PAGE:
Do you really want a vast malicious faceless, nameless, bureaucrat managing your healthcare?
Single payer is nothing more than an illusion put forth by supporters of socialism. In the "single payer" system, hard working individuals end up paying for a commodity consumed by others. Health care is a commodity produced by paid professionals in the industry and consumed by other humans. Anything that has to be produced by one person in order to exist, can never be considered a right by another.
Single payer coverage (government funded and controlled) restricts choice for its citizens. Many countries who currently provide their citizens with government funded and controlled health care have had problems with rationing health care, long waiting periods for services, and higher taxes to pay for the medical bureaucracy. Patients in these countries have little or no choice in the doctors they see, and a second opinion is almost impossible to get. Many end up coming to the U.S. to receive services they can't receive in their own countries. Government run health care also restricts research by private industry, since there is no financial benefit for finding new and better procedures and medicines.
Some people love it but they are not the ones who need life saving treatments and are waiting months for it rather then getting it quickly like we do here in the US which will change if we go to single payer system. Also many instances show that people are denied lifesaving medicines and treatments because they are deemed too expensive by those countries. I don't really want the government telling me if I can or can't live.
Health isn't a right, its a privilege. The pursuit of happiness includes the want of good health. the want of health is a desire, not an enforced law. if someone doesnt have a job that gives benifits, find a new one, or better yet, get two jobs and pay for it themselves. No one has a right to complain about their issues except for veterans or those who have served. They fought for their rights. Im not trying to sa that someones opinion doesnt matter, all Im saying is that nobody else cares about the opinion. And seriously, expecting the government to pay for someone who cant afford to pay for themselves (with the exception of the disabled or elderly) is ignorant and stupid. The government cant even take care of itself.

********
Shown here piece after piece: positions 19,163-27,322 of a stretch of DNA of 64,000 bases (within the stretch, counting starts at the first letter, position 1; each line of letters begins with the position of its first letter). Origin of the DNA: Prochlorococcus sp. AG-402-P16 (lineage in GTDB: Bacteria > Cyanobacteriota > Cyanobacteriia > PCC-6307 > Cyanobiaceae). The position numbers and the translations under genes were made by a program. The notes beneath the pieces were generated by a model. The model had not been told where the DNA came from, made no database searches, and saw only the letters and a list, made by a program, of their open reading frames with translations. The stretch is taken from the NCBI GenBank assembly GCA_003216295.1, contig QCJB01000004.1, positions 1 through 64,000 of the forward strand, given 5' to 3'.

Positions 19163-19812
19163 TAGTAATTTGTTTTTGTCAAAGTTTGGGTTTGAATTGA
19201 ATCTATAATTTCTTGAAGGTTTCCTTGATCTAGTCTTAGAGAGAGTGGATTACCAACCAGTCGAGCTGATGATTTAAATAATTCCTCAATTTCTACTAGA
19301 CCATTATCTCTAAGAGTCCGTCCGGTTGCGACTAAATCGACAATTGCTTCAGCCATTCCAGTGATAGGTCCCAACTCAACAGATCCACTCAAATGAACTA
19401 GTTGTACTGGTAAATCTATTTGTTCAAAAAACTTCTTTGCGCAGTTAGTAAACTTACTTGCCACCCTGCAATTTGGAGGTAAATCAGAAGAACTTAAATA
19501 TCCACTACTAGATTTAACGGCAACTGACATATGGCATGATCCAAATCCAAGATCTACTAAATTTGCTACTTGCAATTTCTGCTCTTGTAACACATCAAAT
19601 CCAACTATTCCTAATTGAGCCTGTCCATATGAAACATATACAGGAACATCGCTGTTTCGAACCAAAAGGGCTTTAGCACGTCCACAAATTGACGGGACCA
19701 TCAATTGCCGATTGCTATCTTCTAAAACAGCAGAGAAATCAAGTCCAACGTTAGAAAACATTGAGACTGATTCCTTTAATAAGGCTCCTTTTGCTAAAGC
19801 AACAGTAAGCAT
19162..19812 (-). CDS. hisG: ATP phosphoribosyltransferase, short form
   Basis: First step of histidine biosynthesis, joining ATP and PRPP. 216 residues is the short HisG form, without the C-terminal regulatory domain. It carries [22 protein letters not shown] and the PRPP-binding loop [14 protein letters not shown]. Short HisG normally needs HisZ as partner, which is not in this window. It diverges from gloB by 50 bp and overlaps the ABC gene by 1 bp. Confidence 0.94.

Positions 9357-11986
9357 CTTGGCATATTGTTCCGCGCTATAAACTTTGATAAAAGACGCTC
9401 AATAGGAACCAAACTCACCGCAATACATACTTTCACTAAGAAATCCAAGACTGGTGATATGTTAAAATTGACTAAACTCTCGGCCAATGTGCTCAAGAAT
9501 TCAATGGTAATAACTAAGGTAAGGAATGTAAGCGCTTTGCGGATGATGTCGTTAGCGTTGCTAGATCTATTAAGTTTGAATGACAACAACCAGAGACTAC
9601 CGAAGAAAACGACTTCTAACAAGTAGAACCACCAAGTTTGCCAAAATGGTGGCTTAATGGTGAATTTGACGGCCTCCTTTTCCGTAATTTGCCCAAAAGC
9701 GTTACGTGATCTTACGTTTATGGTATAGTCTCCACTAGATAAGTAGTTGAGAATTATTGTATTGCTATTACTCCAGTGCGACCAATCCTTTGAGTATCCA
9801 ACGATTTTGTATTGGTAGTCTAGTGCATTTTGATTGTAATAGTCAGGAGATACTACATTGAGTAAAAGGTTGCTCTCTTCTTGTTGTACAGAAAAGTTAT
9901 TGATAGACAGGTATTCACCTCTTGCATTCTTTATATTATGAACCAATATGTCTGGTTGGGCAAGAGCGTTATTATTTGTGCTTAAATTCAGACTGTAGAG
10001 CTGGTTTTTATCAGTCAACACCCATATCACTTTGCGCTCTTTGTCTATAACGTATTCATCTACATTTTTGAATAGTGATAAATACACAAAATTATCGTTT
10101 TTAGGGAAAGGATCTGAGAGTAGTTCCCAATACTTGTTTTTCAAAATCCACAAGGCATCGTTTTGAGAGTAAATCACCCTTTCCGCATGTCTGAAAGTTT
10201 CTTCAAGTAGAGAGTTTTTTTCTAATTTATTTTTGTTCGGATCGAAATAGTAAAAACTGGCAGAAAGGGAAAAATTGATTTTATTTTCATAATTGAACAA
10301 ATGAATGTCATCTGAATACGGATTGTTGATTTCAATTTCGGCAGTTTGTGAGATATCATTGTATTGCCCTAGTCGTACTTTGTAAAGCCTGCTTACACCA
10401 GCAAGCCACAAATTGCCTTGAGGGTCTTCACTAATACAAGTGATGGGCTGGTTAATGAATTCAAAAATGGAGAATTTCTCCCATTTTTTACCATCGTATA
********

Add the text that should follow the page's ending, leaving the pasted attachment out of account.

The healthcare system that has been proposed is giving the government way too much control and will cause many doctors to just quit or move. People need to consider all the facts of the system, good idea or not, it has to be set up in a way that will not burn the citizens of the country.
a) Government healthcare is not "free", or doctors would be working for nothing in return. This money is taken by force from taxpayers. In my country, for example, one who makes the national average pays many times more monthly in taxes JUST FOR this "free" healthcare than it would cost for insurance in a private clinic. It would be even cheaper if the person was uninsured and just paid for visits. Some argue that rich people pay for poorer people's healthcare in their taxes - untrue, the poorer people pay the richer people's taxes in higher prices for the products rich people are selling.
b) It does not "create jobs", because the doctors would just be working privately.
c) It is much lower quality and inefficient because no one owns a government hospital, and so the manager has no real motivation to take care of it and keep it running smoothly. He also doesn't need to worry about budget because the hospital will get subsidized anyways.
There is also no competition at all, so hospitals have no reason to fight over patients by offering better care at lower prices.
d) It takes away choice from the patient by forcing him to go to a public hospital instead of a private one. What if someone doesn't want to be insured at all and prefers to pay per visit?